In God’s Hands



Time

20 minutes


Description

This object lesson can be a fun way to drive home some lessons about Peter. It’s very messy, so you will want to have a place for the kids to clean up afterward (a garden hose is recommended, because you won’t want to wash large amounts of the baking soda down the drain).

Materials

· Drop cloth for the floor

· Corn starch (1 cup per child)

· Water (1.5 cups per child)

· Plastic cups (2 for each child)

· Bowls (1 for each child)

· Plastic place mat or disposable table cloth

Preparation

Lay down your drop cloth, and set a table with bowls for each child. Measure out the corn starch and water in plastic cups. Have some extra water and cornstarch on hand in case you need to adjust the consistency of the mixture.

Procedure

Use the following script (or modify to suit your needs):

· “Who’s ready to get messy?”

  • “Me, too! Everyone, put yourself in front of one of the bowls on the table.”
  • “In the Bible, the New Testament tells the story about Simon, Andrew’s brother.”
  • “When Simon met Jesus, Jesus changed his name to Peter, which means “rock.”
  • “Simon means “listening and obeying,” but Simon spent too much time talking to listen.”
  • “Jesus gave Simon the name Peter, because He wanted Simon to act like a rock. That means that Jesus wanted Peter to be a leader, who was firm in his convictions and stood strong for the Lord.”
  • “Peter wanted to be a rock for the Lord, but he wasn’t very consistent at that, either.”
  • “But God knows what He is doing. He changed Simon’s name, because He saw who Jesus would help him to be one day.”
  • “It was a reminder of God’s call on Peter’s life. Every time Peter heard his new name, it reminded him that he needed to act like a rock.”
  • “So, that brings us to our experiment. We’re going to make Peter!”
  • “Here’s what we need to do. Take the cup with the powder in it (this is called corn starch) and pour it into your bowl.”
  • “Now, take the cup that has water in it, and pour it into your bowl.”
  • “Mix these together with your fingers – and, yes, it is going to be messy!” (As they mix, the corn starch should turn into a thick liquid. But, it’s not just a liquid. It’s also a solid when you put pressure on it. Check to make sure that all the kids’ mixtures are turning out right. If not, add water to thin or cornstarch to thicken.)
  • “That’s some gooey stuff, isn’t it?”
  • “Let’s try a few things with it. Pick some up in your hand, and quickly roll it into a ball between your hands.” (You may need to demonstrate.)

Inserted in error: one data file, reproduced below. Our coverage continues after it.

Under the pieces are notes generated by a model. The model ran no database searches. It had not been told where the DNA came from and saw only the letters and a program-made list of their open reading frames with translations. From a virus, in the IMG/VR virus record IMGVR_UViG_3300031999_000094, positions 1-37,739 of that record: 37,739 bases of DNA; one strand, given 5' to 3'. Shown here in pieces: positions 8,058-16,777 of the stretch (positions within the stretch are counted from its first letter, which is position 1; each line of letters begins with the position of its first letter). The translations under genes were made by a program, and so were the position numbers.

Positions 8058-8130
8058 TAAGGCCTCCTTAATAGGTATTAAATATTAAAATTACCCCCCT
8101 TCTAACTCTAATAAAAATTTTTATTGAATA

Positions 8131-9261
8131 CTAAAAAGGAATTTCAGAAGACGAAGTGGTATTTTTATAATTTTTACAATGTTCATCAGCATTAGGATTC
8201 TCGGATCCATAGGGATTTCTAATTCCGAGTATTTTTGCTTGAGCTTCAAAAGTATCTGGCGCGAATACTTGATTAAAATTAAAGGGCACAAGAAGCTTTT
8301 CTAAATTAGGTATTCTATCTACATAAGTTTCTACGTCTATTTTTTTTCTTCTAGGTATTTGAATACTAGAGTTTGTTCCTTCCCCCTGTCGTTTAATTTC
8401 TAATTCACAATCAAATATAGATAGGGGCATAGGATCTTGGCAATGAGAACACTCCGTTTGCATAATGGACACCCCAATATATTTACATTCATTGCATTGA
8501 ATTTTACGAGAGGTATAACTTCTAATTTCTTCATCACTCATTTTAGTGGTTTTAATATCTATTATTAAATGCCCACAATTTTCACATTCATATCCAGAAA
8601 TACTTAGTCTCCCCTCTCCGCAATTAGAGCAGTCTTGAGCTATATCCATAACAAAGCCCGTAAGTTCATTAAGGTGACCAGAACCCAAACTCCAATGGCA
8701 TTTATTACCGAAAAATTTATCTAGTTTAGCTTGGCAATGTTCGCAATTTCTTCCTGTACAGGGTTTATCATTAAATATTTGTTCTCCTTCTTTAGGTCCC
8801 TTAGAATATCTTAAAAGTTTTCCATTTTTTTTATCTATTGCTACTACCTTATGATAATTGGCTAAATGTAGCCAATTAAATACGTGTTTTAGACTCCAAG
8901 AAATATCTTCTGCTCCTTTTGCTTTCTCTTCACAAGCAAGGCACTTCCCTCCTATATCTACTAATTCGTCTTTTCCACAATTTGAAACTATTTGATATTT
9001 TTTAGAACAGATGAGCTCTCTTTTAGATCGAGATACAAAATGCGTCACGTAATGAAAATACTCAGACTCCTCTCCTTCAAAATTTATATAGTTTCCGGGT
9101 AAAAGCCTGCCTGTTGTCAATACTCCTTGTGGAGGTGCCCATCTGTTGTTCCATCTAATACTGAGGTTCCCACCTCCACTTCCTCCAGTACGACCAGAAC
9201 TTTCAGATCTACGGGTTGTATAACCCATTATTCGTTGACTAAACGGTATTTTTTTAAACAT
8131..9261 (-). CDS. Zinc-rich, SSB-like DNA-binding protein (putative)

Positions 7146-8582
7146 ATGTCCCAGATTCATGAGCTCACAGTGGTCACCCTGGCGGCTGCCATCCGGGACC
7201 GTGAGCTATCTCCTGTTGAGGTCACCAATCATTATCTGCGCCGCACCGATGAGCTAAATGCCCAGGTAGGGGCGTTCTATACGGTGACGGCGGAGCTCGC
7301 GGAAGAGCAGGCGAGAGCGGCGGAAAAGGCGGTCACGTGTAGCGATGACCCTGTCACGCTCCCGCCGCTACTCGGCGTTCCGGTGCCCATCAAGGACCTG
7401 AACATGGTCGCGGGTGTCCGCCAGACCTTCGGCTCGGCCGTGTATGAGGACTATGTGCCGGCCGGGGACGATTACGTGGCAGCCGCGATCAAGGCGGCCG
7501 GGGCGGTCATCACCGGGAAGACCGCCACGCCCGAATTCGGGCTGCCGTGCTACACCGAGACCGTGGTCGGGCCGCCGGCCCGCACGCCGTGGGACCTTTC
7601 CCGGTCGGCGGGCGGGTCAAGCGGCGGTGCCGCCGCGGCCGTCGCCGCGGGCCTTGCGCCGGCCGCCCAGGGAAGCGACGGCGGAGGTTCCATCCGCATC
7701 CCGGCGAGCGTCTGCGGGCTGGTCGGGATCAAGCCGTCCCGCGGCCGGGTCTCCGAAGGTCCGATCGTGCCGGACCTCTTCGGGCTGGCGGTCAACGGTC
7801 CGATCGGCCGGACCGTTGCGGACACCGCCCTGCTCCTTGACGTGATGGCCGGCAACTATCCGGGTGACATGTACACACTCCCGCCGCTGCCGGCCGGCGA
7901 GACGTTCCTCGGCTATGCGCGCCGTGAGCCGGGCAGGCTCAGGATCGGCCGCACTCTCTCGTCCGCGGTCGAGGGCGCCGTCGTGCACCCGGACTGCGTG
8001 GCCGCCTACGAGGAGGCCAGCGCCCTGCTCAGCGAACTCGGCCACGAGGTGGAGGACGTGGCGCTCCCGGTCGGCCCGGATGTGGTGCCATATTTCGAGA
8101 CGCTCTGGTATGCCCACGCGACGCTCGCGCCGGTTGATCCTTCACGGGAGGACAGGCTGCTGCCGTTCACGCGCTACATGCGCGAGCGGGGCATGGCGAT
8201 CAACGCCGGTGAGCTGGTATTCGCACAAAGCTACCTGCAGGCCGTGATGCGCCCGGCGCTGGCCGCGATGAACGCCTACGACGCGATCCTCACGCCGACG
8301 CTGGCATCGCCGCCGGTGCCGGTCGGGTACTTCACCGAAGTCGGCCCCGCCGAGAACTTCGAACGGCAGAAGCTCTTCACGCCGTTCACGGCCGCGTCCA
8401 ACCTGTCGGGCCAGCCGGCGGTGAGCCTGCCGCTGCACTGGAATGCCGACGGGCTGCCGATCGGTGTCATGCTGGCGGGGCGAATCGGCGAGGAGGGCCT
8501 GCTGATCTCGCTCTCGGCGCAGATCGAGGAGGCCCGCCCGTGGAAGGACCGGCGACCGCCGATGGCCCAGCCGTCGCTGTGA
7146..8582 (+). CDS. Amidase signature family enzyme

• “Now, stop rolling and watch what happens.” (The ball will melt in their hands.)
  • “Weird, huh? Okay, now try tapping on the liquid in the bowl with your finger.’ (Demonstrate if needed. The liquid should harden when you tap it.)
  • “Now, let’s pick it up, and squeeze it in our hands. Then let it go.” (It should go from solid to liquid.)
  • “I told you we were going to make Peter. Peter is like the liquid, and we are playing the part of God.”
  • “You see, Peter was also talking about how he was the best and how he would defend Jesus with his life. But when Jesus was taken by the religious rulers, Peter ran away. Then, he denied that he even knew Jesus three times.”
  • “Whenever Peter acted the way Jesus wanted him to, he was right in the middle of God’s hands. During those times he was solid like a rock.” (Demonstrate by putting some of the liquid in your hand and rolling it into a ball.)
  • “But when things got scary, Peter ran away.” (Allow ball to melt.)
  • “Now, I don’t want to make Peter into a bad guy. He was trying, but he just couldn’t be as strong as he wanted to be.”
  • “And neither can we. None of us are strong enough without God. The best place to be is in the middle of His hand.”
Advertisements

Leave a comment

Filed under Christianity, God's Will, Hands-on, Obedience, Object Lesson, Peter, Simon-Peter, Trust

Leave a Reply

Fill in your details below or click an icon to log in:

WordPress.com Logo

You are commenting using your WordPress.com account. Log Out / Change )

Twitter picture

You are commenting using your Twitter account. Log Out / Change )

Facebook photo

You are commenting using your Facebook account. Log Out / Change )

Google+ photo

You are commenting using your Google+ account. Log Out / Change )

Connecting to %s